Unilever Announces Big Changes to Buttery Spreads Portfolio

Unilever Announces Big Changes to Buttery Spreads Portfolio
Unilever Drastically Simplifies Formula for ‘I Can’t Believe It’s Not Butter’
Unilever

Unilever Drastically Simplifies Formula for ‘I Can’t Believe It’s Not Butter’

In an ongoing effort to improve its commitment to sustainable practices, Unilever — the world’s third-largest consumer goods company after Procter & Gamble and Nestlé — has launched an all-new, dramatically simplified formula for its popular I Can’t Believe It’s Not Butter spread.

Earlier ingredients like EDTA and potassium sorbate (preservatives), and mono- and di-glycerides of fatty acids (preservatives) have been removed for a significantly shorter and recognizable ingredient list: purified water, soybean oil, palm kernel and palm oil, salt, lecithin (soy), natural flavors, vinegar, vitamin A palmitate, and beta carotene for color.

The new formulation contains no artificial preservatives, is the first of Unilever’s spreads to be made with non-GMO sourced ingredients, and represents the consumer goods company’s awareness of changing consumer interests and attention to issues of sustainability.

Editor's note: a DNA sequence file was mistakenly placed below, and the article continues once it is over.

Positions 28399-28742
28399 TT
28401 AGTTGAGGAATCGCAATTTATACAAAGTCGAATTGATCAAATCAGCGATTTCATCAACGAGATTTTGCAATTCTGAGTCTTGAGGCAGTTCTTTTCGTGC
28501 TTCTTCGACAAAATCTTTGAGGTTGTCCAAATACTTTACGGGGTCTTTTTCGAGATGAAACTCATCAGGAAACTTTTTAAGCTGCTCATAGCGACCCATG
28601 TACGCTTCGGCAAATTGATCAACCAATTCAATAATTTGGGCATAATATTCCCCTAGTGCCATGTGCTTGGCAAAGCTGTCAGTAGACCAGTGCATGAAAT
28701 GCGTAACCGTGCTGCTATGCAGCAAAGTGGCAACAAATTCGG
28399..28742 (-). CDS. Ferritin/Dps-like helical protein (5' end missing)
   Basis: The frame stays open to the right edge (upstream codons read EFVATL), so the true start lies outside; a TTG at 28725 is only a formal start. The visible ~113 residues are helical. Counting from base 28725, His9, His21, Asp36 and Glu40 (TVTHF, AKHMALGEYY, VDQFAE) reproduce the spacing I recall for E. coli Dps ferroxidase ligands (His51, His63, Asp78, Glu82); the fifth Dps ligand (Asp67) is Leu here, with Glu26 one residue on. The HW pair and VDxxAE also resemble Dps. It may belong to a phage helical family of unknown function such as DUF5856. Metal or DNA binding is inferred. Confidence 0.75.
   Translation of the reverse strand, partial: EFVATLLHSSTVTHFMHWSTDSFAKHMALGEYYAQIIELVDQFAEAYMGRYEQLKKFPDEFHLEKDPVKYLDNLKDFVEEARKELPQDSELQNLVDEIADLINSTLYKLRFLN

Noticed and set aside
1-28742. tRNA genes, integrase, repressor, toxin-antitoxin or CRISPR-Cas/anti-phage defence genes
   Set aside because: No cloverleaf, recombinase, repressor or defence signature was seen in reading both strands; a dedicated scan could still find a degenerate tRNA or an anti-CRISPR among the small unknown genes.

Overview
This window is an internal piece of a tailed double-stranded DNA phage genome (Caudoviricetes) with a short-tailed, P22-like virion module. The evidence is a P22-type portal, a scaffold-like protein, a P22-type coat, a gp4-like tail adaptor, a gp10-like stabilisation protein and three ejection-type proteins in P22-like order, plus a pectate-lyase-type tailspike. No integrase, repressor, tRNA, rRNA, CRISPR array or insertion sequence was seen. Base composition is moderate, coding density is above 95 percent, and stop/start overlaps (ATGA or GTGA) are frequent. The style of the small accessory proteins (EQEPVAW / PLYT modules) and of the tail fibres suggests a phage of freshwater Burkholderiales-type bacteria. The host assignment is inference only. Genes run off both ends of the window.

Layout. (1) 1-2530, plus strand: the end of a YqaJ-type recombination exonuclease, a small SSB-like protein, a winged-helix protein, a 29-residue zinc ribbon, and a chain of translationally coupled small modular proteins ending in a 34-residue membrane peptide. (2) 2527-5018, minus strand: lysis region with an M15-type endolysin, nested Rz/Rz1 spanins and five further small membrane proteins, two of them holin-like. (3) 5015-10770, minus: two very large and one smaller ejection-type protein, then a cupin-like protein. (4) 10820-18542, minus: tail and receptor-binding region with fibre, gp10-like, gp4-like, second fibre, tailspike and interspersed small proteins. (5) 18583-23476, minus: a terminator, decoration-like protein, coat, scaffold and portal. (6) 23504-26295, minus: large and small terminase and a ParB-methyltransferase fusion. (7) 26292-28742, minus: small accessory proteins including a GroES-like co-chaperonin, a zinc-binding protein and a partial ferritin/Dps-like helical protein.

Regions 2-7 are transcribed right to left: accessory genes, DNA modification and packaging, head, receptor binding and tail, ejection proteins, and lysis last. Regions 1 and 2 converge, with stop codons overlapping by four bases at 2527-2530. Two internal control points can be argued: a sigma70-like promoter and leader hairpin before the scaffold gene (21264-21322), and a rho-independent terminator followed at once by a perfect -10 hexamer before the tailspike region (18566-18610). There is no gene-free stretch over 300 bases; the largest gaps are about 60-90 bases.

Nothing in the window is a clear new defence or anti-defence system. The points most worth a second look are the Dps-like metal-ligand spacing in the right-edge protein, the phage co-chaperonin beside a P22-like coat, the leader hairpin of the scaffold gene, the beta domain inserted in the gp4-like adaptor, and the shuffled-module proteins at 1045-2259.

What’s more, Unilever has pledged that it will continue to simplify and better-source across its other buttery spreads brands, including Country Crock, Brummel & Brown, and Imperial, in 2015.

"The new I Can't Believe It's Not Butter is the start of a complete category transformation that will help us grow the buttery spreads business,” said Mike Faherty, vice president of Unilever Foods North America. “It is also consistent with the types of innovation you can continue to expect from our Unilever foods brands."

In addition to recognizing that the need for sustainable practices is of increasing importance, the company has pledged to make its production more sustainable.

By 2017, Unilever aims to sustainably source 100 percent of its soybean oil across its entire spread portfolio, and will do so domestically, using exclusively American farms. Following the transformation of its portfolio, the company will redesign packaging to be more space-efficient, recyclable, and reusable, which would remove approximately 552,000 pounds of plastic from the waste stream per year.

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Karen Lo is an associate editor at The Daily Meal. Follow her on Twitter @appleplexy.  

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